This post is an excerpt from the following article.
The primary purpose of this article is to examine, in a non-union setting, some instructive British Columbia cases on the “temporary layoff” provision in the B.C. Employment Standards Act (“ESA”) with a view to providing the reader some guidance on the subject matter by setting out governing principles for its interpretation. The author will conclude by suggesting the temporary layoff definition of the ESA should be amended to more clearly reflect the intent of the statute as articulated in recent court decisions.
The ESA, in section 1, provides an exclusive definition of “temporary layoff” as follows:
“temporary layoff” means
(a) in the case of an employee who has a right of recall, a layoff that exceeds the specified period within which the employee is entitled to be recalled to employment, and
(b) in any other case, a layoff of up to 13 weeks in any period of 20 consecutive weeks;
Subparagraph (a) exclusively deals with a unionized context because the term “right of recall” is also defined in the ESA and relates only to such rights in a collective agreement. It is subparagraph (b) that addresses the non-unionized context and is the subject of this paper.
In the same section, the ESA provides an inclusive definition of “termination of employment” that specifically includes a layoff, but excludes a “temporary layoff”.
“termination of employment” includes a layoff other than a temporary layoff;
On the plain language of the definition of “termination of employment”, there appears to exists a difference between a “layoff” and a “temporary layoff” and when considered with the definition of “temporary layoff” in section 1, it is indeed conceivable why some may and do view the ESA as granting an employer a right to effect a “temporary layoff” that does not equate to a termination. However, the ESA does not provide a definition of “layoff” itself nor in clear or any language, outside the definition of “temporary layoff”, set out an affirmative statutory right of an employer to layoff an employee temporarily. As a result, the legislation’s precise intention on
this issue is, in fact, unclear and requires interpretation. In particular, can an employer temporarily layoff employees in hard times, and avoid the pecuniary consequences of termination?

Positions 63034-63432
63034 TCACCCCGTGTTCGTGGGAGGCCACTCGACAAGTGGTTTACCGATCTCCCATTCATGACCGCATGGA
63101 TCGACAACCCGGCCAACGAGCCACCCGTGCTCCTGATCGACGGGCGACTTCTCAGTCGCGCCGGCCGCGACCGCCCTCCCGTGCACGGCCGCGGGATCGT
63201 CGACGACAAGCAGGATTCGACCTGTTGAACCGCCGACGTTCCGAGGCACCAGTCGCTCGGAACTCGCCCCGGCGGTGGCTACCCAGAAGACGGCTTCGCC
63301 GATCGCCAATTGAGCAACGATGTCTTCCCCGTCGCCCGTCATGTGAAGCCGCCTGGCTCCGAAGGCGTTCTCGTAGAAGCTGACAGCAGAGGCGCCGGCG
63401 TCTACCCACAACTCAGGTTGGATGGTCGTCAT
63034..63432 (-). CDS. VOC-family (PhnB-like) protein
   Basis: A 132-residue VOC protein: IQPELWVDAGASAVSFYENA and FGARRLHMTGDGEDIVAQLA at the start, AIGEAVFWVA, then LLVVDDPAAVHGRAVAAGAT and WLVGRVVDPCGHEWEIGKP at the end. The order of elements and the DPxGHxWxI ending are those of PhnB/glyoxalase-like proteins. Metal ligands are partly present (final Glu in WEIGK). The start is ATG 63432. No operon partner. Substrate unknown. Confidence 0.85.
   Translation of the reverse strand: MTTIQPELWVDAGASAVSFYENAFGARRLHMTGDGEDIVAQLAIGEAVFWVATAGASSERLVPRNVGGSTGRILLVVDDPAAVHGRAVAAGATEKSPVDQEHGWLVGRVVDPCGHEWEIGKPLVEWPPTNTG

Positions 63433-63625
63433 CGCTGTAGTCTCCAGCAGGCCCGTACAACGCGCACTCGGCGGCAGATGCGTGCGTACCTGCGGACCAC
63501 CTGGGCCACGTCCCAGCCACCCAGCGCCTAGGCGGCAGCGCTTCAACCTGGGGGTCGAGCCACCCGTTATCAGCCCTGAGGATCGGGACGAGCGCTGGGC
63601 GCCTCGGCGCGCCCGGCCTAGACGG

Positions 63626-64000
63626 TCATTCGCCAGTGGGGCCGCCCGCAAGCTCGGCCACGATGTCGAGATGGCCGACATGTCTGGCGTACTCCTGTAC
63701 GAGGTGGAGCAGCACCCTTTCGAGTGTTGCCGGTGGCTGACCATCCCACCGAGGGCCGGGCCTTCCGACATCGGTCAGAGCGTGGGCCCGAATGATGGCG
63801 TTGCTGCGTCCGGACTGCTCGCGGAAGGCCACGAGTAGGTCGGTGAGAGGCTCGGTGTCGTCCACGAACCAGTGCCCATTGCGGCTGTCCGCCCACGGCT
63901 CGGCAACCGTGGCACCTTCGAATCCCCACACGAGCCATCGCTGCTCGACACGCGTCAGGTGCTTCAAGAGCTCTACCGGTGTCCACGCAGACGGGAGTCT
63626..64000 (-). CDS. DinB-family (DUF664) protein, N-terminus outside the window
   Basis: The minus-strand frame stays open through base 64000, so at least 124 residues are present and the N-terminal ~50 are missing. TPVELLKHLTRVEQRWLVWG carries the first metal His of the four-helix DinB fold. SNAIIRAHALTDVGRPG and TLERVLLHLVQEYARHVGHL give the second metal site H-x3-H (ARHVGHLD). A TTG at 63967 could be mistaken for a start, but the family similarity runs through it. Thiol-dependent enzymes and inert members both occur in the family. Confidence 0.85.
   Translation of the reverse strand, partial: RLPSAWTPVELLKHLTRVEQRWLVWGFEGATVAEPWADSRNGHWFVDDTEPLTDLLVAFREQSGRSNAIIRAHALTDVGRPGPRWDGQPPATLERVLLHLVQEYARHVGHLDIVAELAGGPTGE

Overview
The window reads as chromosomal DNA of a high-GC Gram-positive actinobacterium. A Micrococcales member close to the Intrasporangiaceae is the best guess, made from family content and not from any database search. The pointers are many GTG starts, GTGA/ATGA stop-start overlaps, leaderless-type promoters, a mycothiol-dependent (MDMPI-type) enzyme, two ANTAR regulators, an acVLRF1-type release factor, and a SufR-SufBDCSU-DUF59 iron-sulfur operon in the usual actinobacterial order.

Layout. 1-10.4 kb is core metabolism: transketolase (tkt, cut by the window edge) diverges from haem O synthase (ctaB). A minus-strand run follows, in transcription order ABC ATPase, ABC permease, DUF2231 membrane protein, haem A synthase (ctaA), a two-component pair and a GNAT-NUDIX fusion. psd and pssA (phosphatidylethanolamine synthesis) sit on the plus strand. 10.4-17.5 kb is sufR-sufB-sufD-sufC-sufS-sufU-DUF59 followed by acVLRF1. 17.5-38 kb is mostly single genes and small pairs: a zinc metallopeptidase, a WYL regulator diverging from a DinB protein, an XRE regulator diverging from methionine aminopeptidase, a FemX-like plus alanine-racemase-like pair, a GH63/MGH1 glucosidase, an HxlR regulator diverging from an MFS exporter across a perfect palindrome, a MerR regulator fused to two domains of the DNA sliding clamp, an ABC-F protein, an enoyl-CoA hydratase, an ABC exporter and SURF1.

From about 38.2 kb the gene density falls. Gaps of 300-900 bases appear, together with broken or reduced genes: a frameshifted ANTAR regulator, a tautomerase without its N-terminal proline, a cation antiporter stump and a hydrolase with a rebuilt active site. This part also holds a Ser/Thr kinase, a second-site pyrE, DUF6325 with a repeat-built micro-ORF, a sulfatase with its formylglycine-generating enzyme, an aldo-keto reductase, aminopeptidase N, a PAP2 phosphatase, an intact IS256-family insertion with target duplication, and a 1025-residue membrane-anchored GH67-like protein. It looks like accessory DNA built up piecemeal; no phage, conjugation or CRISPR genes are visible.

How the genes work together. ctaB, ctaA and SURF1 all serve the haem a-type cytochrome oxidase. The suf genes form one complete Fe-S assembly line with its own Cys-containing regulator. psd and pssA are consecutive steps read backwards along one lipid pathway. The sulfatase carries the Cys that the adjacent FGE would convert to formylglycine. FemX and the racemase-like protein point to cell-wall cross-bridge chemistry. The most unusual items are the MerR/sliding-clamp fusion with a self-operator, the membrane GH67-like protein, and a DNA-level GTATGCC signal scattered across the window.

A reference to the etymology of “layoff” shows that it was once by nature a temporary status, but has developed into a euphemism for permanent termination:
layoff also lay off; 1889, “rest, respite;” from lay (-) + off. Via seasonal labor with periodic down time, it came to have a sense of “temporary release from employment,” and by 1960s was being used somewhat euphemistically for permanent releases of masses of workers by employers.
Dictionary.com, “layoff,” in Online Etymology Dictionary. Source location: Douglas Harper, Historian. http://dictionary.reference.com/browse/layoff. Available: http://dictionary.reference.com. Accessed: October 12, 2010.
The Courts came to the same conclusion in Girling v. Crown Cork & Seal Canada Inc. Justice Saunders examined the term “layoff”, comparing the union and non-union contexts. He concluded that no “middle ground” existed in the non-union context because of the lack of any right of recall. A “layoff”, he said, was just a euphemism for termination :
13 In my view the meaning which the company seeks to give to the term “layoff” is inappropriate to a non-union setting, which is governed by the law of employer and employee. A collective agreement in a union setting often includes layoff and recall provisions: in a union setting it is common for employees who lose their employment, temporarily or permanently, to have the right of first call to a job for which the employee is qualified which becomes available within a negotiated time period. This contrasts with the non-union setting where, in the absence of express provision in an employment contract or legislative protection, there is no right to first call to an available position.
14 Because the employee who loses his or her employment in a non-union setting usually has no right to be re-employed once his or her employment is terminated, the term “layoff” in the non-union setting has no technical meaning. It is simply a euphemism which connotes loss of employment without attribution of wrongdoing to the employee. It is often used to explain loss of work through reduction in the work force or plant closure and always means the employee is no longer actively at work. The law of employer and employee does not have a middle ground between employment and termination such as proposed by the company. [emphasis added]
Thus the term “layoff” is synonymous with termination unless a right of recall exists expressly or implicitly in the employment contract. Then what is the effect of the ESA concept of a “temporary layoff”? In particular, this begs the question of how this statutory concept of a “temporary layoff” interacts with the common law concept of layoffs that is a termination of the employment relationship.
At common law, it is the fundamental nature of an employment relationship that the employee attend work and receive payment for that work. A layoff, even if temporary, is a radical change to the very root of the employment relationship and would therefore be grounds for a claim in constructive dismissal.
The full article can be found here.